Live-Blogging Women’s History: March 6, 1913

March 6, 1913: Although today’s parade of 20 witnesses before a Senate subcommittee was far fewer than the more-than 5,000 suffragists who fought their way down Washington D.C.’s Pennsylvania Avenue three days ago, the respect and courtesy this smaller group received was infinitely greater.

Their eyewitness accounts of the March 3 suffrage parade were such a scathing indictment of police inefficiency, indifference, hostility and even abuse that Senator Jones, in charge of the hearings, indicated that no more testimony on the events of that day is needed, and the job of the committee will now be to fix responsibility for the disgraceful performance of the police.

Major Richard Sylvester, Chief of the District Police, spent the day sitting in the back of the hearing room taking notes in preparation for the grilling he’s certain to receive when it’s his turn to testify. Though the parade participants had expected some jeers from the crowd–and a certain degree of pushing and shoving can occur when thousands of marchers and half a million spectators compete for space–what the suffragists encountered went far beyond that.

The attitude of the police officers was best portrayed in an incident related by Australian suffragist Patricia Street. She saw a man spit a wad of tobacco squarely into the face of one woman marcher. When Street complained to an officer, he said “There would be nothing like this if you women would all stay at home.”

Not only did the police make no attempts to push back the crowd, but in at least one instance they interfered with those who tried to do so. Philip Elliott, one of the many Boy Scouts who did what all witnesses said was exemplary work that day, was brutally thrown to the ground by an officer while attempting to do crowd control.

When the crowds became so dense at 9th St. and Pennsylvania Ave. that one of the parade floats was unable to move, a nearby officer (one of only three on duty there) inexplicably arrested one of the float’s drivers instead of clearing a path. Julia Lathrop described the police as acting “like spectators.” Helena Hill Weed testified that though the jeers made by the crowd went well beyond the usual ribald jests and into the vilest obscenities, the police chatted amiably with those in the mob’s front ranks and even contributed a few insults of their own. Even attempts by some in the crowd to pull women off floats were ignored by the officers, with the women having to fight off the attackers themselves.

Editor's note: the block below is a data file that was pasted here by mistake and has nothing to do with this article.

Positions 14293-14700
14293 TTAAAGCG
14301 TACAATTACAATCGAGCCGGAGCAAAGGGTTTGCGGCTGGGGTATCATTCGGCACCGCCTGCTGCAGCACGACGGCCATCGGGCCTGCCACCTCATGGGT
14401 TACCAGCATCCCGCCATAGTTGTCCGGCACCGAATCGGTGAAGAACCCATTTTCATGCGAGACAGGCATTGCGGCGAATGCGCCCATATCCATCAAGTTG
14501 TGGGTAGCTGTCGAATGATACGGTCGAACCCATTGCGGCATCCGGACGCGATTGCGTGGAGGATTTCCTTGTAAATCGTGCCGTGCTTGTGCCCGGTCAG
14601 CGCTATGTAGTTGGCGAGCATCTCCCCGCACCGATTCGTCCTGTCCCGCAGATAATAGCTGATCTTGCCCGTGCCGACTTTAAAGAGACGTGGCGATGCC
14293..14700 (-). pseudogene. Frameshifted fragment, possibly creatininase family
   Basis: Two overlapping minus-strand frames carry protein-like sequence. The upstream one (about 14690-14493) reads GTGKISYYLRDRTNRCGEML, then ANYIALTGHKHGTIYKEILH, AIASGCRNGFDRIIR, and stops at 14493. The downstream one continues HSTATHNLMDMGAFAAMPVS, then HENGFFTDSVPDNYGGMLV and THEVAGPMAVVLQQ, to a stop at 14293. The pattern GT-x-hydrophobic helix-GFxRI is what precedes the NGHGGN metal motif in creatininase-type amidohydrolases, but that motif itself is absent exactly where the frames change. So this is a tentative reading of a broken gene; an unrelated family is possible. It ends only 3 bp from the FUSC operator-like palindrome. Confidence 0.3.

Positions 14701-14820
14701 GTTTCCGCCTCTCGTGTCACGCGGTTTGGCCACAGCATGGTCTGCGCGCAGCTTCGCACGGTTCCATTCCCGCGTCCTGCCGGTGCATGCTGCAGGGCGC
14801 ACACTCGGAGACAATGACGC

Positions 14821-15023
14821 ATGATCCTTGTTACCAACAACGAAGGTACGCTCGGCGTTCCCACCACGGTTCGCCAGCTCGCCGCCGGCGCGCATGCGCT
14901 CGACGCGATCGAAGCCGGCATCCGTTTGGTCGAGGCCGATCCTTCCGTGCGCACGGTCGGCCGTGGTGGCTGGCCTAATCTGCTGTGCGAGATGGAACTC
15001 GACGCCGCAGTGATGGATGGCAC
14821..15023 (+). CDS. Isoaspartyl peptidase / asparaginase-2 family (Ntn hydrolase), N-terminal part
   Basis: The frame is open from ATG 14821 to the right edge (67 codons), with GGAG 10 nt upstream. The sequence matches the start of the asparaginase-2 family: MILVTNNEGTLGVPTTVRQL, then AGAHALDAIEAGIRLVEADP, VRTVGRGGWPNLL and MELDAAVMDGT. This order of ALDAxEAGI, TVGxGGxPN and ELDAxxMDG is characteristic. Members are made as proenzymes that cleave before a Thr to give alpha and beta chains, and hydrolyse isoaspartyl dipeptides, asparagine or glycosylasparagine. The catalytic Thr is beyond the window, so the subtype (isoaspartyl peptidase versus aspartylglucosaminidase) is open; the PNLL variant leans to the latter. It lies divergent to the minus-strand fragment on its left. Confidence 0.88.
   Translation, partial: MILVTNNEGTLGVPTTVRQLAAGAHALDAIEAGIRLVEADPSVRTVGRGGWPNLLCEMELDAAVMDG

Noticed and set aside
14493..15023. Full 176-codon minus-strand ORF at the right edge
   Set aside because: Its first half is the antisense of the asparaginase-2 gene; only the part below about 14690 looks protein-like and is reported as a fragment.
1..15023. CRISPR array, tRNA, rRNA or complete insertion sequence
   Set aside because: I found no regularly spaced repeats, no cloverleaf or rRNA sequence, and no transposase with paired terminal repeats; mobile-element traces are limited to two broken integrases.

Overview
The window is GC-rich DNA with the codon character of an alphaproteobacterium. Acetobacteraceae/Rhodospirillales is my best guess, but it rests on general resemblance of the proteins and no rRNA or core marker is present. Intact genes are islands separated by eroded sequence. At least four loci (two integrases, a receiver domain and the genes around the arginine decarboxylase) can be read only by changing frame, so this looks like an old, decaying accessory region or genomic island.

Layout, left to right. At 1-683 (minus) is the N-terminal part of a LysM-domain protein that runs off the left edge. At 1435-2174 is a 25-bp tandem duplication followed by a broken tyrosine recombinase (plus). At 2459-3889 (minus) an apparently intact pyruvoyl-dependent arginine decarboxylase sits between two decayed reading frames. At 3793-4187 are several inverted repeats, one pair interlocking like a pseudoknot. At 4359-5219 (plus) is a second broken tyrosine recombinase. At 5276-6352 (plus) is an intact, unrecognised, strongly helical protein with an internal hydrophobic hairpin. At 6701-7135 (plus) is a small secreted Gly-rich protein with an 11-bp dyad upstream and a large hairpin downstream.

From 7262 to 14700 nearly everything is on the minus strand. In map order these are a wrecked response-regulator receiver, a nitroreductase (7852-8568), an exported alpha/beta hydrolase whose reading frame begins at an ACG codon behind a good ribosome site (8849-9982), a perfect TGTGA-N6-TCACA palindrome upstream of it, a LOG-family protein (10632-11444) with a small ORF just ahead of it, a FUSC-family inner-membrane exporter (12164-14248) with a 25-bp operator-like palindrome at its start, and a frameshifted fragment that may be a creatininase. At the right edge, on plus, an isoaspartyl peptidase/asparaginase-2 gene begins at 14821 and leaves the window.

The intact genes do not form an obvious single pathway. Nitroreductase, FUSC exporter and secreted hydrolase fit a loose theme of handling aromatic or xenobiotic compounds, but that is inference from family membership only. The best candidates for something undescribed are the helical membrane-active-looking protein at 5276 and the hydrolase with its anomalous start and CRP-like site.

Outrage over the mishandling of parade security is not confined to the halls of Congress or suffrage groups. Even the staunchly anti-suffrage New York Times denounced the behavior of both spectators and police in an editorial yesterday. If the goal of the police and hecklers was to heap disrespect upon the marchers and their cause, they not only failed when the marchers showed great dignity, perseverance and restraint, but brought disgrace upon themselves and the entire anti-suffrage movement. The pageant’s successful completion was therefore a double triumph, and two steps forward toward the day when nationwide woman suffrage is an accomplished fact, and “Votes for Women” marches will no longer be necessary.

Photo of social reformer/women’s rights activist Julia Lathrop, who testified about the suffrage parade before the U.S. Senate, from Wikimedia Commons, public domain.


David Dismore is the archivist for the Feminist Majority Foundation. His journey from would-be weather forecaster to full-time feminist began with the powerful impression made by a photo and a few paragraphs about the suffragists in his high school history textbook; years later, he had his first encounter with NOW—in which he carefully peeked in a window before opening the door to be sure men were allowed. He was eventually active in the ERA extension campaign of 1978, embarked on a cross-country bikeathon for it in 1982 and even worked for pioneers Toni Carabillo and Judith Meuli.